CERTIFICATES OF PARTICIPATION
In August 2000, the Santa Barbara County Board of Supervisors (BOS) approved the issuance of $32.99 million in Certificates of Participation (COPs) to build ten new County administrative, public safety, and health-related facilities. This issuance, if completed, will increase the County’s outstanding long-term obligations (as of June 30, 2000) by 65%.
COPs are lease financing agreements in the form of securities that can be marketed to investors in a manner similar to tax exempt debt. Legally, COPs are not considered debt, however, and can therefore be issued by a vote of the BOS rather than requiring a vote of the residents of the County. For this reason, and to encourage public awareness of and knowledge about the proposed issuance, the 2000-2001 Grand Jury believes that a report explaining COPs and the rules by which they are governed is appropriate. This report also describes past usage of COPs in Santa Barbara County and the present proposal.
Historically, COPs have been a financing method, among other things, to monetize existing surplus real estate. If a local government agency (Lessor) did not have a current need for certain facilities, officials had the authority to lease those facilities to a designated non-profit corporation (Trustee) that would in turn sub-lease the facilities to other organizations (Sub-lessees). In order to monetize the facility, Trustees would sell Certificates of Participation in the future sub-lease payments to be received by the corporation. The corporation would then apportion those monies back to the local government agencies.
For projects such as purchasing or constructing new buildings, governmental entities traditionally used long-term bonds, issued with approval of the voters (or, rarely, available cash). In 1978 California voters approved Proposition 13, which, among other things, increased the required voter approval for bond debt from a simple majority to a two-thirds vote, and governments found this increased approval percentage quite difficult to obtain. COPs, not requiring any voter approval, quickly became the financing mechanism of choice.
Since the passage of Proposition 13, the Board of Supervisors has encumbered the citizenry of Santa Barbara County with more than $100 million in long term obligations over the years without voter approval. This has been accomplished through sale-leasebacks of county real estate and equipment financed by COPs rather than bonded indebtedness. As of June 30, 2000, the outstanding COPs debt was $50.695 million. Of this total, $43.414 million is in the general long-term debt account group and $7.28 million is in the Solid Waste Enterprise Fund.
This large debt obligation can be created by a simple majority (3-2) vote of the BOS if COPs are approved during the budget cycle (a 2/3 vote is required if outside the budget).
Voter reluctance to approve bonds by the required 2/3 majority has no doubt contributed to the BOS use of COPs as the primary financing method for capital projects.
DESCRIPTION OF CERTIFICATES OF PARTICIPATION
Certificates of Participation are defined as lease financing agreements in the form of tax exempt securities similar to bonds. In COPs financing, title to a leased asset is assigned by the lessor to a trustee (non-profit corporation) that holds it for the benefit of the investors, the certificate holders. The participation of many investors in the lease transaction allows the transformation of what would otherwise be a straightforward financing instrument executed between a lessee and a lessor into a marketable security. COPs are thus a method of leveraging public assets and borrowing all or a portion of the value of a public agency’s equity in those assets in order to finance other assets. By entering into a tax-exempt lease financing agreement a public agency is using its authority to acquire or dispose of property, rather than its authority to incur debt. This financing technique provides long-term financing through a lease or lease-purchase agreement that legally does not constitute indebtedness under the State constitutional debt limitation. (Despite this, the term "debt" is generally still used in describing the obligation.) It is not subject to other statutory requirements applicable to bonds, including the requirement of a vote of citizens.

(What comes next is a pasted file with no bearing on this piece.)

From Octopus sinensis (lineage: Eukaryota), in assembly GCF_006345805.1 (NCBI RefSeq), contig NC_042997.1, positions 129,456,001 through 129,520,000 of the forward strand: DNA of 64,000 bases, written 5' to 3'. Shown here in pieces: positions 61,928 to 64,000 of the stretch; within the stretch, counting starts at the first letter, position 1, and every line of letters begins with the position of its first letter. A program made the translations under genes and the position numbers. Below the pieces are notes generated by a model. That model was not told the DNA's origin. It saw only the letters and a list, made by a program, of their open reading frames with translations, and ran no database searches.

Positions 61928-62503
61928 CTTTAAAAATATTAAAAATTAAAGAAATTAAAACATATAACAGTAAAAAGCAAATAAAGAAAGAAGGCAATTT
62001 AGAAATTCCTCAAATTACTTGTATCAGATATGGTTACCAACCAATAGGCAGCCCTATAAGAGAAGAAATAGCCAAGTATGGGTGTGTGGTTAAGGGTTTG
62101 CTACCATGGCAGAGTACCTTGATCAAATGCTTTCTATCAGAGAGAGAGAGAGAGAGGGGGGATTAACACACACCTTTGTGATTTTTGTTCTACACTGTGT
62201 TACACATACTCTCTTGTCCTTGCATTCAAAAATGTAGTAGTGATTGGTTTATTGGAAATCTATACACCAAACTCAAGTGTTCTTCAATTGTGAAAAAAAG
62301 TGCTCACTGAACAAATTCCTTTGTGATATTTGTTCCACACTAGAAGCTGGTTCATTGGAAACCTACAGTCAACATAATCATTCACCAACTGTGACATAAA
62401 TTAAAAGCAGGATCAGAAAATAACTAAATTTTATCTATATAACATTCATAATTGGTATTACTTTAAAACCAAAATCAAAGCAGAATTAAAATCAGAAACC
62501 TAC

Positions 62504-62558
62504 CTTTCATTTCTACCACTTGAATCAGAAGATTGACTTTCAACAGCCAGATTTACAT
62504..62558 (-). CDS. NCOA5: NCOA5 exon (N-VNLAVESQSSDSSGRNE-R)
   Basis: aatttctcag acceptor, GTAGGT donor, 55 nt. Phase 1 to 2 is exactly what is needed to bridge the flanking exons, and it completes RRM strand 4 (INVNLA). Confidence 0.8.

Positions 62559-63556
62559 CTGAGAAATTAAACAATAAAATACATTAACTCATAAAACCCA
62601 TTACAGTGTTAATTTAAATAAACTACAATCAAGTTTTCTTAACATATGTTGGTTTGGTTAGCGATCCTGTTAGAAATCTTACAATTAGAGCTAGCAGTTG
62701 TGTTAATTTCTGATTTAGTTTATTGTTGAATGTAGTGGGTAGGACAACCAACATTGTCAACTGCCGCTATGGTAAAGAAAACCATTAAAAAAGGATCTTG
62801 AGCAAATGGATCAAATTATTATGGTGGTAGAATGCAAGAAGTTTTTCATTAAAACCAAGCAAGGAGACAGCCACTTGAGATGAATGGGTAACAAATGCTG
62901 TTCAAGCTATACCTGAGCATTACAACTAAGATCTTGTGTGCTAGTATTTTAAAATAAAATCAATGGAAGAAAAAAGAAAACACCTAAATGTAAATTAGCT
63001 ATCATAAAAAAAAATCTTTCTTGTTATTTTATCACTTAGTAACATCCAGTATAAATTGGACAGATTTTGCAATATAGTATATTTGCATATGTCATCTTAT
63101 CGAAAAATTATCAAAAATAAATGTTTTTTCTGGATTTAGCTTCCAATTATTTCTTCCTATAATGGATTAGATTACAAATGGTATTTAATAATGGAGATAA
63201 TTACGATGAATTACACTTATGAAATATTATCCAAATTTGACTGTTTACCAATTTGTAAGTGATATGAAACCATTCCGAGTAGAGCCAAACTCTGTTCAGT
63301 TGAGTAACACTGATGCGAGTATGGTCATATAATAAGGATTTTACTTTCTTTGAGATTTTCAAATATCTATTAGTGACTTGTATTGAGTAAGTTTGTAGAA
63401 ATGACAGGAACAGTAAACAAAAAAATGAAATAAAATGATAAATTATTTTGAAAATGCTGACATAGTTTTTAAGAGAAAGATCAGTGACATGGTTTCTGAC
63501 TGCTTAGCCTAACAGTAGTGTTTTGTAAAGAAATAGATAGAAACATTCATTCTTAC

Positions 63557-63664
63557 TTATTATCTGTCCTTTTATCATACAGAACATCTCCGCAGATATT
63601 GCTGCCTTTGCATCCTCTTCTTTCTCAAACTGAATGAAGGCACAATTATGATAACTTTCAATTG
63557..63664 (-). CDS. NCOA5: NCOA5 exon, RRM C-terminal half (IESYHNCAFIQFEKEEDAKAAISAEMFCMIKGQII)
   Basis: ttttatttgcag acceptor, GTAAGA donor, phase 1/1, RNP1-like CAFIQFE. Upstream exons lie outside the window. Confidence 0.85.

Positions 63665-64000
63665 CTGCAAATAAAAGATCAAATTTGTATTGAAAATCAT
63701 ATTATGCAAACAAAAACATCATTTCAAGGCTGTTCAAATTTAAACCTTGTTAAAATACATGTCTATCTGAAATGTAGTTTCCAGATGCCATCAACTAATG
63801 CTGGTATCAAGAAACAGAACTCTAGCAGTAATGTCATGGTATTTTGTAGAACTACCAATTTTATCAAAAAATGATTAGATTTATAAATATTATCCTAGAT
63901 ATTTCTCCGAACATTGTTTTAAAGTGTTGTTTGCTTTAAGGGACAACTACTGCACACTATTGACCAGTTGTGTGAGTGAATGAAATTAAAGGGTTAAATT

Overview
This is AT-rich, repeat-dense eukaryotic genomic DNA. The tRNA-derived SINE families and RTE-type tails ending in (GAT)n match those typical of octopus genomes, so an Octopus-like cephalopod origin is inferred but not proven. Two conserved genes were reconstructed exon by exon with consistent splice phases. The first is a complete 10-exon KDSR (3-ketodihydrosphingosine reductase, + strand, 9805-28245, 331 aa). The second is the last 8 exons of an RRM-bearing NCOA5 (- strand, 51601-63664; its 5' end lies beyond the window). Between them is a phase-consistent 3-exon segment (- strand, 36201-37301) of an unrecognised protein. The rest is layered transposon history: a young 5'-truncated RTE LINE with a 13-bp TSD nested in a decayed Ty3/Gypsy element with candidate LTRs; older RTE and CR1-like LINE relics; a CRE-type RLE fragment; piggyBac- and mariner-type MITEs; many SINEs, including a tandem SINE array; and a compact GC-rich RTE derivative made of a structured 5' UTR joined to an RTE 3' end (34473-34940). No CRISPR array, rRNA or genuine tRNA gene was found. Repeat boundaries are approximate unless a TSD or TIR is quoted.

The non-profit corporation is the intermediary entity that is created to issue the COPs for sale to investors as marketable securities. This means that the lease enjoys much greater access to funds and creates liquidity for investors. COP-based borrowing makes the certificates marketable and transferable, generally behaving like conventional tax-exempt debt instruments.
A key characteristic of a tax-exempt lease that distinguishes it from bond indebtedness is a nonappropriation clause. The nonappropriation or fiscal funding clause means that payments of the lease are dependent upon an annual appropriation by the governing body. This differentiates the lease from indebtedness because with the nonappropriation provision, the present-year government’s action does not bind succeeding ones to pay the obligation. However, the non-debt classification of lease-purchase financing does not eliminate the need to fund lease payment expenditures nor does it eliminate the responsibility of the government to disclose the obligation in its financial statements.